After my first shutdown and next startup of the iMac I also encountered the frozen dialogue box "Upgrading calendars …" which some of the discussions mentioned. Calendar quit OK and I re-opened it without the dialogue box appearing again. Calendar is a big window too that doesn't seem to be able to be reduced down much.

     

    Some years ago I used an application called Now Up-to-Date on various Macs running OS 8. It combined a calendar and to-do list that could be shared on a network but the network features didn't work with OS X in Classic mode. It wasn't until later versions of OS X that iCal incorporated the combined features.

     

    This is a bit of a long story but for the first time using Macs I think I will uninstall an upgrade. My little network was working fine. I'm also not keen to upgrade the server to Mountain Lion and risk messing up features that have been working well.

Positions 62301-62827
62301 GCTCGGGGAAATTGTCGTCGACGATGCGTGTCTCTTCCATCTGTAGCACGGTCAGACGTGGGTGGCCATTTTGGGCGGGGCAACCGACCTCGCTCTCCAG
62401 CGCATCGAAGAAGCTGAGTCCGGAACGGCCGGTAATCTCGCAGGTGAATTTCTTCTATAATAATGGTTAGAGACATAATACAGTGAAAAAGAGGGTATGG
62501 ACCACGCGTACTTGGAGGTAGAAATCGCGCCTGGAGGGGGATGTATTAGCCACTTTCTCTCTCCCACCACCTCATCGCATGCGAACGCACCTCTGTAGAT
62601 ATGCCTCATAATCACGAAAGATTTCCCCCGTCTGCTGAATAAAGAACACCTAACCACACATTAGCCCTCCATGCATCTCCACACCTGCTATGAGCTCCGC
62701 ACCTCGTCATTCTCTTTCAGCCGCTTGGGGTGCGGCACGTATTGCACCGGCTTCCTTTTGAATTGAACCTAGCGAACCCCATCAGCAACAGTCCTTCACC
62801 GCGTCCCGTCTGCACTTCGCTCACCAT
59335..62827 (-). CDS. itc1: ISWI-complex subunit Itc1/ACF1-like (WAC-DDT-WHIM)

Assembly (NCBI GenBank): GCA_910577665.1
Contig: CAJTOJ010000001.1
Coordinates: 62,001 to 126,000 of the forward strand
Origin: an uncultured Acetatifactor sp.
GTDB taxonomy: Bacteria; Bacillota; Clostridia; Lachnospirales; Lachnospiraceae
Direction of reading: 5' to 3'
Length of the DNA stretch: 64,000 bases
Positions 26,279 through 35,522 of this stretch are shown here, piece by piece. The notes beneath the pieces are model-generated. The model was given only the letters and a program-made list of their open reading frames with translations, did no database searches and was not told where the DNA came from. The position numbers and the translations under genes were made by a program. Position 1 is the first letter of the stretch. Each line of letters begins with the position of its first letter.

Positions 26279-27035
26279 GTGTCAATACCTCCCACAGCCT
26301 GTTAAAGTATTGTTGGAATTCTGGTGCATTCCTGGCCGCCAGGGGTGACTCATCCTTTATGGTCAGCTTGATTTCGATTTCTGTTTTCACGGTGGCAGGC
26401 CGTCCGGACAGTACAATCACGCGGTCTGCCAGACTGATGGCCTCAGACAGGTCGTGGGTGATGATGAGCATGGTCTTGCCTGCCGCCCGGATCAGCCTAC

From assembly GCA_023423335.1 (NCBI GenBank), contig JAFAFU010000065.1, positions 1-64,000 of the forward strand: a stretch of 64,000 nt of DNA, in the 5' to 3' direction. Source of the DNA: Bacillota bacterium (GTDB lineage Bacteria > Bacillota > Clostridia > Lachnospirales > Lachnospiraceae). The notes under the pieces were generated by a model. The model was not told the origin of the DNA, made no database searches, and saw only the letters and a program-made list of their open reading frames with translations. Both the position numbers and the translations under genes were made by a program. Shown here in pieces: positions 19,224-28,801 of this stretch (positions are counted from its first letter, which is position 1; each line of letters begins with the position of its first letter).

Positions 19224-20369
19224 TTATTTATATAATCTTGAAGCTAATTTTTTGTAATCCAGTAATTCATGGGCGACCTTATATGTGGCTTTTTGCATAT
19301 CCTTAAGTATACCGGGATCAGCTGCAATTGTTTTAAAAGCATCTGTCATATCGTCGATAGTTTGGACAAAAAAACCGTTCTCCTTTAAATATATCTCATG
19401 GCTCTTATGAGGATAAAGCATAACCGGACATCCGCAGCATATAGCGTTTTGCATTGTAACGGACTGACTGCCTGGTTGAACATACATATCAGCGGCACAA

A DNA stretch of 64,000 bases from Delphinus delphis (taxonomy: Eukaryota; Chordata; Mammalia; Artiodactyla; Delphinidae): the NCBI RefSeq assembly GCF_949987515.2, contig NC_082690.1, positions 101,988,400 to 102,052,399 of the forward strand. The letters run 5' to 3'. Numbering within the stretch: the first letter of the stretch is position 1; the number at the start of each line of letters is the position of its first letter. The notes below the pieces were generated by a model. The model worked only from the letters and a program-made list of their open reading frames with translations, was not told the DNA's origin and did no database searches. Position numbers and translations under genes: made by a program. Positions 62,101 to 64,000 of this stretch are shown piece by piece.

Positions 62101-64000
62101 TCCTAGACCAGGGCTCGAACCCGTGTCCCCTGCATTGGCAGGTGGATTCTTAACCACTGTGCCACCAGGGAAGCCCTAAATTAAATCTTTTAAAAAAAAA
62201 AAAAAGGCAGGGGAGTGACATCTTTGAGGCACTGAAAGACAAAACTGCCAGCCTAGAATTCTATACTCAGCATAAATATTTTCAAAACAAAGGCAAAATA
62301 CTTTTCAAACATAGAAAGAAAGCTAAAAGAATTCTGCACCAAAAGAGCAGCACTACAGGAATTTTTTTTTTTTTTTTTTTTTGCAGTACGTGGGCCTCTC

• 68. Re: Has Mountain Lion ruined ical/reminders integration? I can't figure it out
    Bored Robot Level 1 Level 1 (0 points)

    Yup, another unhappy user. Had no idea Apple would remove such a useful function from iCal. <sigh> This is crap and makes things more complicated having to use two different programs. Another item in the dock. I'm seriously thinking this will be the last round of computers from Apple. For better or worse everything I do prefessionaly is with Adobe software--Final Cut and Aperture no longer matter to me. Feedback on it's away....again.

  • 69. Re: Has Mountain Lion ruined ical/reminders integration? I can't figure it out
    Csound1 Level 8 Level 8 (35,445 points)

    Use BusyCal instead of Calendar (you don't have iCal)

  • 70. Re: Has Mountain Lion ruined ical/reminders integration? I can't figure it out
    briwahley Level 1 Level 1 (0 points)